The Minister Responsible for Women in the Presidency, Ms. Bathabile Dlamini, is will unveil the government’s programme for this year’s Women’s Month on Monday, 23 July at Hilton Hotel, Sandton, Johannesburg. In South Africa’s annual calendar of events, August is not only an important event that is observed to celebrate the strides that have been made to advance the cause of women empowerment, but it also a month that is used to take stock of victories that have been notched in driving the agenda of women emancipation.

The Higher Education and Training, Deputy Minister Mr Buti Manamela will on Monday, 23 July, host an education summit in the Waterberg District Municipality at 09h00. The Deputy Minister, will on Friday, 27 July, also lead a career exposition at Ingwe TVET College in the Eastern Cape.

The Statistician-General of South Africa, Mr Risenga Maluleke, will release the 2018 Mid-year population estimates report. The report provides estimates on the population of South Africa and includes current indicators of fertility, mortality and migration among others. The media briefing will be held on Monday, 23 July at Tshedimosetso House, GCIS Head offices in Pretoria at 11h00. NB: There will be a video link to Imbizo Media Centre, Parliament, Cape Town.

The Minister of Trade and Industry, Dr Rob Davies will on Monday, 23 July, address the BRICS Business Council in Durban. The council will be hosting its sixth annual meeting. The key themes of discussion at the 2018 Meeting are Youth Entrepreneurship, 4th Industrial Revolution and Food Security.

His Excellency President Cyril Ramaphosa, will on Tuesday, 24 July, host the President of the People’s Republic of China, His Excellency Mr Xi Jinping, on a State Visit to South Africa. The State Visit takes place within the context of strengthening strategic and historic political, economic, social and international cooperation partnership between South Africa and China.

On Tuesday, 24 July, The Minister of Justice and Correctional Services, Adv. Michael Masutha, in partnership with the United Nations Commission on Crime Prevention and Criminal Justice will launch of the Nelson Mandela Rules for the Treatment of Prisoners at the Drakenstein Correctional Centre, formerly known as Victor Verster Prison.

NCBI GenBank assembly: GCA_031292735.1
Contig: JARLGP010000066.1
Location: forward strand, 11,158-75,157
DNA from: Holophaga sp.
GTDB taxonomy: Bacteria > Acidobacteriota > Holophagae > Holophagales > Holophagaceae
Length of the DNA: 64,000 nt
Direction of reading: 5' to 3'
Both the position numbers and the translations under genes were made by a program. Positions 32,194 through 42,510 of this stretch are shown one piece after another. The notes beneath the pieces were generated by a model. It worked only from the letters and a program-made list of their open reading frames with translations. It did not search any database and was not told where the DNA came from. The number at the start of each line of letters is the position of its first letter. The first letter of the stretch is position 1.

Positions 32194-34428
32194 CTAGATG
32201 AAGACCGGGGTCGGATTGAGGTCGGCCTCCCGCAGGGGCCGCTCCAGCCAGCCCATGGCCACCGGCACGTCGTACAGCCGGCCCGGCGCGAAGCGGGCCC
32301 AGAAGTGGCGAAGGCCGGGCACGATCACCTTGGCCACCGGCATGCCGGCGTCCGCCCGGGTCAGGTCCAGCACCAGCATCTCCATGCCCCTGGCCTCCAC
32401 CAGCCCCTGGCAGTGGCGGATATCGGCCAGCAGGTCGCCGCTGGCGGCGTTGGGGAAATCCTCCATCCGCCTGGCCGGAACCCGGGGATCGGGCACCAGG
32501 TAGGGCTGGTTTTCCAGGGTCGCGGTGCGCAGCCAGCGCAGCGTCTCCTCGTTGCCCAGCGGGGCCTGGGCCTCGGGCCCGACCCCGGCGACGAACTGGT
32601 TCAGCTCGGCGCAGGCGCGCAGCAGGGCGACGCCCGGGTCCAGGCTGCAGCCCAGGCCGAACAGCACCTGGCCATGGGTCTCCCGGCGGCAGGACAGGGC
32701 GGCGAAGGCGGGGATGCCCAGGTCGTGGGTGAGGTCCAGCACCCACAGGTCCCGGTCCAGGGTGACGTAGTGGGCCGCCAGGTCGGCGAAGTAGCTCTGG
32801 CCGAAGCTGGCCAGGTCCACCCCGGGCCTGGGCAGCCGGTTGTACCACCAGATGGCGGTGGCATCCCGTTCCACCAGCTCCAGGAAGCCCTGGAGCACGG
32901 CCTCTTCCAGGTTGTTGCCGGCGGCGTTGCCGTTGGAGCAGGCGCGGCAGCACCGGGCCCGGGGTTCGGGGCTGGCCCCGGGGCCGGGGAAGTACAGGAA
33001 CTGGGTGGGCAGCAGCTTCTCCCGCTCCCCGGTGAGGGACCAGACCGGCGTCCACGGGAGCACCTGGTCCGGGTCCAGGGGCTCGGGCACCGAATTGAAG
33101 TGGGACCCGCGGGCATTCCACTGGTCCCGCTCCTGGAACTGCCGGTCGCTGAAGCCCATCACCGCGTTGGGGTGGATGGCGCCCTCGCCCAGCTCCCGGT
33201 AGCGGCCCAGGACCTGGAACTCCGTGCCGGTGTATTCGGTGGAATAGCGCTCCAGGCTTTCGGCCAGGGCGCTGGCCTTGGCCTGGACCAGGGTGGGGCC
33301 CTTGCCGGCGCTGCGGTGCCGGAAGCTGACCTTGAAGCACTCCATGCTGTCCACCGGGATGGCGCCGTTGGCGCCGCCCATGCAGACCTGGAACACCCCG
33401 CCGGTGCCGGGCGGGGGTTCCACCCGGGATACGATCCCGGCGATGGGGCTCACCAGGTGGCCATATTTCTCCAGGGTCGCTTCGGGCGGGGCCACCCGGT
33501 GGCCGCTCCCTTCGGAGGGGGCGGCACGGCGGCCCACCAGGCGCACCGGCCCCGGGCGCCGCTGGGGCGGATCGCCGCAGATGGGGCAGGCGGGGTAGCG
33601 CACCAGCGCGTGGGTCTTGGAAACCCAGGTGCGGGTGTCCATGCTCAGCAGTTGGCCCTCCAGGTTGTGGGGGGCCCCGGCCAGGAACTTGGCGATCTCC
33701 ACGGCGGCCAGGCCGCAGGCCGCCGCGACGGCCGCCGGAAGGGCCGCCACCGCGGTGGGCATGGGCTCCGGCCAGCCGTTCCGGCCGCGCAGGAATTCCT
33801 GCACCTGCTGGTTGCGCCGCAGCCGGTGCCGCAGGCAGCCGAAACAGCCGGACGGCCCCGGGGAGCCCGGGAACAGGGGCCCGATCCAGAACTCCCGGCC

From 25 to 27 July, His Excellency President Cyril Ramaphosa will chair the 10th BRICS Summit at the Sandton International Convention Centre, Johannesburg. President Cyril Ramaphosa will also host a BRICS Welcome Dinner on 25 July, at Monte Casino at 19h00. The summit will be held under theme: “BRICS in Africa: Collaboration for Inclusive Growth and Shared Prosperity in the 4th Industrial Revolution”.

The Minister of Public Works, Mr Thulas Nxesi, in partnership with Free State Premier Sisi Ntombela, will on Friday, 27 July, host an International Nelson Mandela day in Welkom. The event forms part of the centenary celebrations of the former president Nelson Mandela.

All members of the media are advised that the media briefings/activities are subject to change. However, the GCIS will update the media through advisories.

Source: Government of South Africa

Any Further Violence in Gaza, Occupied Territory, Risks Inflaming Already Fragile Situation, High Commissioner Warns in Briefing to Palestinian Rights Committee

Delegates Elect Cheikh Niang of Senegal Chairman by Acclamation

The top United Nations human rights official voiced acute concern today over developments in the Occupied Palestinian Territory, warning that any further violence risks inflaming the already fragile situation and may pose threats across a far broader region.

Zeid Ra’ad al Hussein, United Nations High Commissioner for Human Rights, briefed the Committee on the Exercise of the Inalienable Rights of the Palestinian People via video conference from Geneva, following that body’s election, by acclamation, of Cheikh Niang (Senegal) as its new Chairperson. Noting that the situation in the Occupied Palestinian Territory � including the Gaza Strip � has escalated dramatically in recent months, he described two heavy exchanges of fire between Israeli forces and armed groups in Gaza within the past two weeks. On 20 July, he said, the situation almost exploded into a serious conflict triggered by the killing of an Israeli soldier and the subsequent killing of four Palestinian civilians, while during the weekend of 14 July, air strikes by Israeli security forces killed 2 Palestinian children and injured some 35 others.